Irene Lau (Hong Kong Public Administration Association)
Increasing stringent regulation and transparent information disclosure are current trends that companies need to face arising principally from unprecedented climate change. Such responses to a low carbon economy overtly influence not only the society and environment but also a company’s financial performance. The Porter Hypothesis explains how environmental regulations directly influence sustainability strategies and overall performance of individual company. Limited studies examine why companies respond differently when facing the same regulation pressures and the influence of company reaction on its own performance in a minimal-competitive environment. This study synthesises the Porter Hypothesis by adding resource-based view theory, stakeholder theory and institutional analysis to examine the case of two Hong Kong electricity suppliers in the period between 1994 and 2015. Semi-structural interviews and archival materials from these two companies as well as reports from the Hong Kong Government are the major sources of data.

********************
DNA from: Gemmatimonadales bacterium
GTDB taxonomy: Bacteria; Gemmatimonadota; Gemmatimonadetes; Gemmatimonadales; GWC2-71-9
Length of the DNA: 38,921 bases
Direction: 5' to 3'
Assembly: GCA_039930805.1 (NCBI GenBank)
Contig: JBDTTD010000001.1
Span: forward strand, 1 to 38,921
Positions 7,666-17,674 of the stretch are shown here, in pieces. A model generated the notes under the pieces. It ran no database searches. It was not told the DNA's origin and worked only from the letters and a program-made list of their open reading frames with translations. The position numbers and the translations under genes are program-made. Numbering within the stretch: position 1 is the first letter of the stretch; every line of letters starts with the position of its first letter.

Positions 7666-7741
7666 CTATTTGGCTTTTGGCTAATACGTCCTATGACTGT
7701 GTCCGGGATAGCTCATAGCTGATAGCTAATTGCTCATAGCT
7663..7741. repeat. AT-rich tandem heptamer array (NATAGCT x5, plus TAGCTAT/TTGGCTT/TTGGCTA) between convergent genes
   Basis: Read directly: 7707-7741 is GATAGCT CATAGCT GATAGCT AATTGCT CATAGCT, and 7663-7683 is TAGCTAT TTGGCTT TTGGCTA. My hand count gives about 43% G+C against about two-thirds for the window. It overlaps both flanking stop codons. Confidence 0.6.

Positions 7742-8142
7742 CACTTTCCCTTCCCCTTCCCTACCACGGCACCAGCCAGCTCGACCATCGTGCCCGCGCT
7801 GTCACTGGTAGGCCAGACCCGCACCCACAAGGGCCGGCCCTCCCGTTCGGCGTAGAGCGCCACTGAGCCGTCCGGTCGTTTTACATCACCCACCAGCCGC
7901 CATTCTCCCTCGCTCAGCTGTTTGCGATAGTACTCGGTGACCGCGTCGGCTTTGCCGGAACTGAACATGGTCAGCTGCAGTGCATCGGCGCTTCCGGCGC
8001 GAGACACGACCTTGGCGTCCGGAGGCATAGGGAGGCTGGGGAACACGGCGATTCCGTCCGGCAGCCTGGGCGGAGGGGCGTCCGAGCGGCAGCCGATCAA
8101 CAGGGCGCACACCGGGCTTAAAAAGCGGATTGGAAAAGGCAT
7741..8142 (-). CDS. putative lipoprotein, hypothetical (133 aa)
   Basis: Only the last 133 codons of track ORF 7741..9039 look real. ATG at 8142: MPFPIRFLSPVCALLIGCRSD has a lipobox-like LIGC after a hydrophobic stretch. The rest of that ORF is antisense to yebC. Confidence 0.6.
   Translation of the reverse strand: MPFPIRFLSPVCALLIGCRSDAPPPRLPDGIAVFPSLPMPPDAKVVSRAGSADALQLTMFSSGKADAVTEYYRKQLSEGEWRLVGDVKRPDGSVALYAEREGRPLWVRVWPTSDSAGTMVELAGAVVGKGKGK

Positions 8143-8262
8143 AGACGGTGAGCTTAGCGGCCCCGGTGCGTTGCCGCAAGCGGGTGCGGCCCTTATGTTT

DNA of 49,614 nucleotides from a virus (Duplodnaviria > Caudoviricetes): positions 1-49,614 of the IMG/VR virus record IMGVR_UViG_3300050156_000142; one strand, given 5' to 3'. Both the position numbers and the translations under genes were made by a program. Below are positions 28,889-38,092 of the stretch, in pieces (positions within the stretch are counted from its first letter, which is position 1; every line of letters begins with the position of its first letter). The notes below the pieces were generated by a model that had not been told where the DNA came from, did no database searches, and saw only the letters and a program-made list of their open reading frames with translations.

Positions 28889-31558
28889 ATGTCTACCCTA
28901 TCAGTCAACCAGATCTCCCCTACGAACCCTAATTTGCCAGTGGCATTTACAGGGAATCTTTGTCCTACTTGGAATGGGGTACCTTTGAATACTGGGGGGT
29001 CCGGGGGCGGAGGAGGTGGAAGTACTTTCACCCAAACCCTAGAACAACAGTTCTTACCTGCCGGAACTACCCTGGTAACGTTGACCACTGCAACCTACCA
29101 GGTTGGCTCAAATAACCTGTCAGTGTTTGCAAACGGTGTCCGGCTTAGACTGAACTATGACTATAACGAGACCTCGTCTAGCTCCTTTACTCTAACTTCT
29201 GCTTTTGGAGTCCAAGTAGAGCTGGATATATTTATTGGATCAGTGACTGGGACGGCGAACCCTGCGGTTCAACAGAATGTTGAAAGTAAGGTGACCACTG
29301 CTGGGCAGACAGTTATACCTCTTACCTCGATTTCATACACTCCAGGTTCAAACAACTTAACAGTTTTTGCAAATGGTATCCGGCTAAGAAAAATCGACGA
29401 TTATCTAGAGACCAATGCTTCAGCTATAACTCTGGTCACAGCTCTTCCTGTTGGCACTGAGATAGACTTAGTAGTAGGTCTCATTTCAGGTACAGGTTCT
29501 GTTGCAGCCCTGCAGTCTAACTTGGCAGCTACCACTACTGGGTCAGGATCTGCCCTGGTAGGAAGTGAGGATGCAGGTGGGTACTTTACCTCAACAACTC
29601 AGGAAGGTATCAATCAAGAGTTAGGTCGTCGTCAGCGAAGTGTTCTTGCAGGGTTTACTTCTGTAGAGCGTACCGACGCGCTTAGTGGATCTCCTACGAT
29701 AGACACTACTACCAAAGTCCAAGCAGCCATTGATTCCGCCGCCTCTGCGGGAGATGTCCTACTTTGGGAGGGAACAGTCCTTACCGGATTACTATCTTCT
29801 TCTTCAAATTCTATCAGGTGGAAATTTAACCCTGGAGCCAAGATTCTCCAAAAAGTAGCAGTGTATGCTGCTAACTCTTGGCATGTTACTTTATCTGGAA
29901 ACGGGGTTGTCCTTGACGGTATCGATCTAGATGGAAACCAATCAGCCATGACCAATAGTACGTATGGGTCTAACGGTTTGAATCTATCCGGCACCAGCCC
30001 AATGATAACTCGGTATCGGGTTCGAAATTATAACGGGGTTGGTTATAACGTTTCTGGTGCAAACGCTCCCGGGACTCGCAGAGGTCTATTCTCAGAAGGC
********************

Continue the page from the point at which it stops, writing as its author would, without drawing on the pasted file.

The results indicate that company resources influence company response regarding environmental regulations. In addition, the importance of a company’s anticipated institutional change cannot be neglected. This study also finds that a company needs to consider a trade-off between financial objectives and non-financial objectives in terms of its impact on society and the environment. This study contributes to the understanding of organizational responses to sustainability issues and their performances in a minimal-competitive context. It also offers practical suggestions for policy makers and companies to focus on their sustainability strategies in the future.